It is time once again to drop in on Red and Fred, those self-perceived sages of wisdom on all things having to do with economic and community development. They are sitting in the booth at the local diner. This time they are discussing the state of the national economy and how it will affect their town.
RED: Well, they have gone and done it now. Not only have those fools in Washington spent all the money we had, they have spent all we are ever going to have. No wonder we’re seeing an uprising at the polls. I’ll bet the mayor is starting to squirm now.
FRED: Why is that?
RED: Don’t you remember? The town was broke five years ago. We couldn’t repair the water and sewer lines, we couldn’t repave the roads and we couldn’t hire any new police officers. Mr. “Elect me and I can get Washington money” promised he was going to solve all our problems.
FRED: He’s done a pretty good job so far. He got a lot of grants to do those things that you are talking about. The town is better because of him, wouldn’t you agree?
RED: Yeah, I guess so. Pass me some of that sugar, would you?
FRED: So you think the money is going to run out?
RED: Run out? Man, the money ran out a long time ago. Didn’t you hear what that lady economist from the university told the civic club in her speech, last week? She said that the national debt is now over thirteen trillion dollars, and that since September of 2007 we have spent an average of over four billion dollars a day. She said we could look it up on the national debt clock on the Internet. And then there’s Afghanistan. Two billion a week on that while our unemployment rate is out of sight. She predicts that local communities are going to change drastically in the next 10 years because the grant money is going to stop coming, and that the towns that can’t provide for themselves are going to dry up. She’s right too. We have become too dependent on government money. Our town is going to be one of the first to go.
FRED: Because we have gotten a lot of government grants?
RED: Exactly. Those days are over. Don’t you read the papers?
FRED: Every day.
RED: I got you on that one. All I see in your driveway now is that little local county newspaper that comes every Thursday. You used to get the daily paper and the Wall Street Journal. And you have even been caught reading the New York Times. Don’t deny it.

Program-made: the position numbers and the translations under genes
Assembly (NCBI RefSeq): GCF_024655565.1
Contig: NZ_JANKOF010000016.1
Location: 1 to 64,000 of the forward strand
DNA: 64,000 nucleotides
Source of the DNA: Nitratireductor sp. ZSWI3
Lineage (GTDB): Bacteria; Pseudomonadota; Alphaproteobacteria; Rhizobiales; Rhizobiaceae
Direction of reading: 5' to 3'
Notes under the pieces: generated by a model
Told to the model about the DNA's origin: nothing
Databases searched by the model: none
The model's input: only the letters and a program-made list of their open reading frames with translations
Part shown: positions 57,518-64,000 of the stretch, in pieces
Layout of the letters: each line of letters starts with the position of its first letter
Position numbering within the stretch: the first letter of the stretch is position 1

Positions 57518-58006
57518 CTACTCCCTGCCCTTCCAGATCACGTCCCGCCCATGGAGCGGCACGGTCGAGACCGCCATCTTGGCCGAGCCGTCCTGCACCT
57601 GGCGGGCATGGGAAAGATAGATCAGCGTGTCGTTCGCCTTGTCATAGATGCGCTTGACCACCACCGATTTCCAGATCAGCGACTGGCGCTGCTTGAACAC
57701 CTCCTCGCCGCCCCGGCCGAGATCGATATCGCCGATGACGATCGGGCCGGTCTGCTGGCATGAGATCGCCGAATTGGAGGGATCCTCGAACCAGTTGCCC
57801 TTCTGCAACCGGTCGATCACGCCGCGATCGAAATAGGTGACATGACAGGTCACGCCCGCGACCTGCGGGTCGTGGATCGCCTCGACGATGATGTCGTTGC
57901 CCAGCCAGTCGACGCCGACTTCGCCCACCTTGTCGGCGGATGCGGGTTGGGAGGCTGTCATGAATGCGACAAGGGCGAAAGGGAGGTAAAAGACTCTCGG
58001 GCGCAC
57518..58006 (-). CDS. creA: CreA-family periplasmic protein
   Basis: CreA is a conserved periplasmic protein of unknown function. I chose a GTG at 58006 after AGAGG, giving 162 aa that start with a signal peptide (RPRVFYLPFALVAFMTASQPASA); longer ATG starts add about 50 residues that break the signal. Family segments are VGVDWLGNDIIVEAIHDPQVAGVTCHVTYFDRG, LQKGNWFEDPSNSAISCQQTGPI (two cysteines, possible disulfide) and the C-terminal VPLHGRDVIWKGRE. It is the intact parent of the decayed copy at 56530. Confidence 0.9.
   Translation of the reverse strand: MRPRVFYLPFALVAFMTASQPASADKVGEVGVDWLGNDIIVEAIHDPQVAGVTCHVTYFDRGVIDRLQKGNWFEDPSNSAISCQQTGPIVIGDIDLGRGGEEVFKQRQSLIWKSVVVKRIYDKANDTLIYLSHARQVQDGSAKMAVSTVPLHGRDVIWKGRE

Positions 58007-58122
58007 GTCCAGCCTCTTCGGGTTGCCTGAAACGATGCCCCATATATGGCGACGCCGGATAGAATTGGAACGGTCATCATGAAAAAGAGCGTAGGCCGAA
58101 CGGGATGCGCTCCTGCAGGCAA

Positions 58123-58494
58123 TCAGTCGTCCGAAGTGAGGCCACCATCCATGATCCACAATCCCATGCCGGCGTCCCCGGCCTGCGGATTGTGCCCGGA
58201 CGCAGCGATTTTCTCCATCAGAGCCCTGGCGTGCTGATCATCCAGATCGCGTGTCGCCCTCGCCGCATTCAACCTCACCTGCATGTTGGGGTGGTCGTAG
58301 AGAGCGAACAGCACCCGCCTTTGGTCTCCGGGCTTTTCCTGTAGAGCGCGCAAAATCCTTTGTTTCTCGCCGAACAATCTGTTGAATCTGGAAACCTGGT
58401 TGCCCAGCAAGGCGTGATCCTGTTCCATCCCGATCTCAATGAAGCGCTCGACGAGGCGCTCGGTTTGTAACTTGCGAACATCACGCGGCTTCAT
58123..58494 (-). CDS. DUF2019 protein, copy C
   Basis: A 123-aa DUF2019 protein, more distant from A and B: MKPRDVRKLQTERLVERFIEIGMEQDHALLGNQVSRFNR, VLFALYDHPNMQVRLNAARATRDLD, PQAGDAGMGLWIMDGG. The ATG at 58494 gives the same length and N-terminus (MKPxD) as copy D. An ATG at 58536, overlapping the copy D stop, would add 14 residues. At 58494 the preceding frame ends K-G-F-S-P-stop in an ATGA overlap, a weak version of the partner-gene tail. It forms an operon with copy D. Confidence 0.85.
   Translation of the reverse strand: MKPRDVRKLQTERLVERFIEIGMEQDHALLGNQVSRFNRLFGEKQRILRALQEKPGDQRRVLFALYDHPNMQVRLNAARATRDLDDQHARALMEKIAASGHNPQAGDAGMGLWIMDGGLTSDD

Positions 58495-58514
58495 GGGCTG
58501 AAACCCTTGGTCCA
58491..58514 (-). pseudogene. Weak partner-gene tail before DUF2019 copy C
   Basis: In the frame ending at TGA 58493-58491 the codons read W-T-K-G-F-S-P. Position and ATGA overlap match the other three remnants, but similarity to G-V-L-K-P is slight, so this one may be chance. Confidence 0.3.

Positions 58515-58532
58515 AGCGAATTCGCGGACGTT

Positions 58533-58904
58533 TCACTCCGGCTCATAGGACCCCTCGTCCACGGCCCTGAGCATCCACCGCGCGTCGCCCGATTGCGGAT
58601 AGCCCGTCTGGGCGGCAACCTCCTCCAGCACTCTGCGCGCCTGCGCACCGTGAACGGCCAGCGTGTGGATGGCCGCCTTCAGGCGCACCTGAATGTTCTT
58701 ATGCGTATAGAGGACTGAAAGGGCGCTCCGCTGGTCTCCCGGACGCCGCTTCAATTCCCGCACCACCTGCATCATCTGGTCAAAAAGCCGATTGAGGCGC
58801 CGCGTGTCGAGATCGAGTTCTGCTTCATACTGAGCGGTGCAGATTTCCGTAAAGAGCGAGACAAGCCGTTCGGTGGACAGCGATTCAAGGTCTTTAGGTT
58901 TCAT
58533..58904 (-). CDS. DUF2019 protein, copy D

FRED: I confess. But I still read all those newspapers. I read them on my computer. Don’t you remember? One of the grants that the mayor got was free Wi-Fi for the town? Now I just read everything on my computer.
RED: What is a Wi-Fi?
FRED: It’s a wireless way to connect to the Internet. Don’t you remember? They installed the system downtown about a year ago. Think of it as a kind of radio antenna, but one where the signal goes both ways. It’s been a good thing for our town.
RED: You lost me. One of these days I’m going to get me a computer. NO! What am I saying? I like things just like they are.
FRED: Things are changing. Even in our little town.
RED: So how much do you have to pay to read all those newspapers on your computer from the Wi-Fi that the taxpayers provided for you?
FRED: Nothing. They are free.
RED: Now how is that? (Server pours more coffee.) Thank you, m’am.
FRED: There are advertisements, just like a regular paper.
RED: You know what really worries me?
FRED: What’s that?
RED: When the federal and state dollars quit coming — and they will — people in our town are going to be in trouble because they have forgotten how to take care of themselves. Always looking outside. I tell you, we have become too dependent and have forgotten how to do it ourselves. And what about that earmark spending? Billions for pet projects. It’s just a way to keep us dependent. We’re addicted to federal money, I tell you. You would agree that this town could not survive on its own, wouldn’t you?
FRED: I disagree. It would survive, but it would just be different. But don’t worry, Red, because those federal and state dollars are going to keep coming.
RED: Bull — you know what! (Sips his coffee) Pray tell how that is going to happen.
FRED: What that economist did not say was that earmark spending, which is where quite a few of those local grants come from, is less than one percent of the federal budget. Yes, I know that it is over $16 billion, but they see it as less than one percent. You see, it is one of the better ways that members of Congress can point to and say that they are taking care of the people back home. And people like you can whine all you want about spending and taxed enough already, but you still like the money. There are also other ways Congress funnels money to their states and to their supporters. And that is not going to change no matter how deep in debt the country goes because that is what gets them re-elected. And might I add that you have been voting for them.
RED: We’ve all gotten ourselves in a mess then.
FRED: I agree with you for sure on that point.
RED: Maybe the mayor does deserve another term.
Phil Hardwick is coordinator of capacity development at the John C. Stennis Institute of Government. Contact him at email@example.com.